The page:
Workforce Alliance to Transform Empty Building into Job Training Engine
In April 2011, South Central Tennessee Workforce Alliance paid General Motors Corp. $3.4 million to purchase the automaker's Northfield building at the former Saturn manufacturing plant in Spring Hill.
In Spring Hill, a virtually empty building is being transformed into one of the region's greatest potential education and job training assets.
In February 2011, South Central Tennessee Workforce Alliance paid General Motors Corp. $3.4 million to lease the space with the option to purchase the automaker's Northfield building at the former Saturn manufacturing plant in Spring Hill. The spacious Northfield building was where GM housed executives and conducted training sessions prior to shutting down its Spring Hill assembly process in 2009.
The Northfield building is two stories and features an impressive 320,000 square feet of space – more than half as large as the famed AT&T “Batman” building in downtown Nashville – and immediately after leasing Northfield, SCTWA began scheduling classes that are now open to the public. At least 100,000 square feet will be dedicated to workforce and career development, while the remaining square footage is being marketed for back-office and business accelerator usage.
“That was really nice of GM to lease us Northfield with the option to buy for only $3.4 million because the building is worth much, much more,” says Jan McKeel, executive director of the South Central Tennessee Workforce Alliance. “We received a $5 million grant from the Tennessee Department of Economic & Community Development to pay for the building, and the other $1.6 million is helping to pay operating costs.”
New Name, Same Building
The building is now called the Workforce Development & Conference Center at Northfield, or Northfield for short. Since the Saturn plant shutdown, the building has been used primarily to train unemployed GM workers for new careers in medical record coding, green jobs technology, health information technology and nursing.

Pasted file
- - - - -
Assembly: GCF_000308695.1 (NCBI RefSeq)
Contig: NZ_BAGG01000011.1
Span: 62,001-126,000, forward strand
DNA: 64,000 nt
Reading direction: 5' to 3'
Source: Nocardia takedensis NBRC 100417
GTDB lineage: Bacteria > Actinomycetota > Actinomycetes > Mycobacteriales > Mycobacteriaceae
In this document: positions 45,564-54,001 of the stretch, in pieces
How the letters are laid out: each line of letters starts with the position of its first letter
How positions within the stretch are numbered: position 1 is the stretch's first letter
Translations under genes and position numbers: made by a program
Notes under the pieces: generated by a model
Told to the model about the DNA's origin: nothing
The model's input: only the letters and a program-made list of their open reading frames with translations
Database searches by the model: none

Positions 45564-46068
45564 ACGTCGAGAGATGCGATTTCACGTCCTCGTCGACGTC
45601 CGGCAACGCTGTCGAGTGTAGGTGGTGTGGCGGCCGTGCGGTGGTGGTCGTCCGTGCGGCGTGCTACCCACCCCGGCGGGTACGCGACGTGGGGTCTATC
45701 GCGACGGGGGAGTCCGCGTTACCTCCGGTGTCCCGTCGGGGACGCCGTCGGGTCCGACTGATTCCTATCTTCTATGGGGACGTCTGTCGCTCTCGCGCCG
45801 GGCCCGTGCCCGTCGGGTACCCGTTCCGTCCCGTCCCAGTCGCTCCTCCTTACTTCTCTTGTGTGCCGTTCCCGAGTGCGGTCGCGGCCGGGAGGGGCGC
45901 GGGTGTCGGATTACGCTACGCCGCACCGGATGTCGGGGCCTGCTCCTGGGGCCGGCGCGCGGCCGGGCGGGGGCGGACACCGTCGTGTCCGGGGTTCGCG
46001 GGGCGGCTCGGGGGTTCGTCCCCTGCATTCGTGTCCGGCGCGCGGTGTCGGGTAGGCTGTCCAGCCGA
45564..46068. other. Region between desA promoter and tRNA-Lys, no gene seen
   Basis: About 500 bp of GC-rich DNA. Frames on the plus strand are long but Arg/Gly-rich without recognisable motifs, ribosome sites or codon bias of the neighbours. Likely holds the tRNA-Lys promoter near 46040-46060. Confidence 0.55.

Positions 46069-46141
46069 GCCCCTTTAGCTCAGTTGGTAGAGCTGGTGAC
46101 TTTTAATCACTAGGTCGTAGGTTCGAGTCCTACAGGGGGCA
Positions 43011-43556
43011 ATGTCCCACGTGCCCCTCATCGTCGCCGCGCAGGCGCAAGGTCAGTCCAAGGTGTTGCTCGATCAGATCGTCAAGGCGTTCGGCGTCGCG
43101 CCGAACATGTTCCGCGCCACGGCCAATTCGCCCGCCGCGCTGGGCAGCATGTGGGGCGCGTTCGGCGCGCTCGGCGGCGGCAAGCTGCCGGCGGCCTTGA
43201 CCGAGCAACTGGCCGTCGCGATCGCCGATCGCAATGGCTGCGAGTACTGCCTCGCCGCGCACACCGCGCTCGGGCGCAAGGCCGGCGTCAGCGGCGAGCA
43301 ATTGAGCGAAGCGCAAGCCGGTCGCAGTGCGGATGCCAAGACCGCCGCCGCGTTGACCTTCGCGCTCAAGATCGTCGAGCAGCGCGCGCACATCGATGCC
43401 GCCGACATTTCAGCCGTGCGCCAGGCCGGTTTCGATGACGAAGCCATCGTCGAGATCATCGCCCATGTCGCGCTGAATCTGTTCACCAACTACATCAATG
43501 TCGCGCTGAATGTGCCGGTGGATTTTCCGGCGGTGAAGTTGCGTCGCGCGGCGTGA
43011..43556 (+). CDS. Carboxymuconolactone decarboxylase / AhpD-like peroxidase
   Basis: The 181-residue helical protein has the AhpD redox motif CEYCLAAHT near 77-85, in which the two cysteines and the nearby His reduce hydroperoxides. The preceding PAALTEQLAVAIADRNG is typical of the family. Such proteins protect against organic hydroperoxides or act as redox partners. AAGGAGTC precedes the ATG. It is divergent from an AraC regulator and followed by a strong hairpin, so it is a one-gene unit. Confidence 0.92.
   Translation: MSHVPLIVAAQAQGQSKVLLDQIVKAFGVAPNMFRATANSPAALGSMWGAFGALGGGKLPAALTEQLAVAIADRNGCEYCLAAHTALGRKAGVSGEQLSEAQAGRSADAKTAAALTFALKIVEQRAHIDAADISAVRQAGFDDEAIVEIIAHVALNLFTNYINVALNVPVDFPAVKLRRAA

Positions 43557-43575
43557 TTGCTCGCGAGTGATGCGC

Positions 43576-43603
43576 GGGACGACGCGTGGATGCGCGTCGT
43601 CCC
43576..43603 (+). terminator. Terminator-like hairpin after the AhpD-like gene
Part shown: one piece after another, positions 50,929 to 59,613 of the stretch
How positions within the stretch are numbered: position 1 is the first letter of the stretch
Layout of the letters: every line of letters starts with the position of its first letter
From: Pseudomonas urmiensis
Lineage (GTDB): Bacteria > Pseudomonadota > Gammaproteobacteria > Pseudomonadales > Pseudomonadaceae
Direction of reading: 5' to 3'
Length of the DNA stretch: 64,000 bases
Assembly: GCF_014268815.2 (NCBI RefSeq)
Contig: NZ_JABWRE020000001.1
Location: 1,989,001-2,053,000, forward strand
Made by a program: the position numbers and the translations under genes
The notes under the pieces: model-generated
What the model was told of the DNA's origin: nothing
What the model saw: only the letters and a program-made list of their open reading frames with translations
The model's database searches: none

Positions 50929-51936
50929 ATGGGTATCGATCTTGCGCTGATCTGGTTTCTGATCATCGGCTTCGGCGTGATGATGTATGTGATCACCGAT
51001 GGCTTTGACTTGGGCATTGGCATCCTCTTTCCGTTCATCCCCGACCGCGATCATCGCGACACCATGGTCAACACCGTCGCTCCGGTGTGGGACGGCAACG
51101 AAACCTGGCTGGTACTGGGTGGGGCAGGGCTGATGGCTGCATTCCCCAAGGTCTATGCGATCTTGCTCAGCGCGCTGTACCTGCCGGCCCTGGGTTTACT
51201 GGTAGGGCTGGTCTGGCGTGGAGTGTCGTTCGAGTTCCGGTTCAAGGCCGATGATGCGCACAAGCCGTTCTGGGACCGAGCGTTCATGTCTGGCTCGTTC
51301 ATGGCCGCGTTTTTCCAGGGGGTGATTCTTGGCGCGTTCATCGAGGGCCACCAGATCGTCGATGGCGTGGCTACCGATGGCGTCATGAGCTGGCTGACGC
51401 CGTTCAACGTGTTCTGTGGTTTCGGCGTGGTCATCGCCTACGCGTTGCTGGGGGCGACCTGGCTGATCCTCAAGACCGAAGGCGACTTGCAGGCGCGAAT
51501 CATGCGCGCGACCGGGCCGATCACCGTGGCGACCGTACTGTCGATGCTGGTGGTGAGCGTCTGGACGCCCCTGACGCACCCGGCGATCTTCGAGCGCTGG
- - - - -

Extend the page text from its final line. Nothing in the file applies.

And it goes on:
“Now, we are actually starting with five academies that are available to the entire public, with training in advanced manufacturing, health care, hospitality arts, public safety and information technology,” McKeel says. “We don't call ourself a vocational school anymore. Our Northfield campus is classified as a technology center.”
30 Classrooms, Six Labs
McKeel says an early goal for the building is to have Columbia State Community College and the Technology Training Center at Hohenwald and at Pulaski offer courses and supply classroom training, and then hopefully universities like Vanderbilt, Tennessee, Middle Tennessee State, Belmont, Lipscomb and others will eventually do the same. There are also plans to ultimately offer classes to help high school students earn college credits.
The Workforce Development & Conference Center at Northfield is equipped with an advanced manufacturing lab, 30 classrooms, six computer labs, a 10-bay automotive technology garage and 91 conference rooms. There is also a 250-seat cafeteria with full commercial kitchen and a 100-seat theater. The campus unofficially opened to the general public April 11-17 with a six-day Tennessee Solar Institute course that taught the basics of solar installation and photovoltaic technology.
“Northfield came to us wire-ready, so it's easy to host classroom sessions in any part of the building,” McKeel says.
And Another $8.4 Million
In addition to the funds for the Northfield agreement, SCTWA was also approved for an additional $8.4 million grant from the U.S. Department of Labor.
“That money will really help us launch the advanced professional programs we want to offer students,” McKeel says.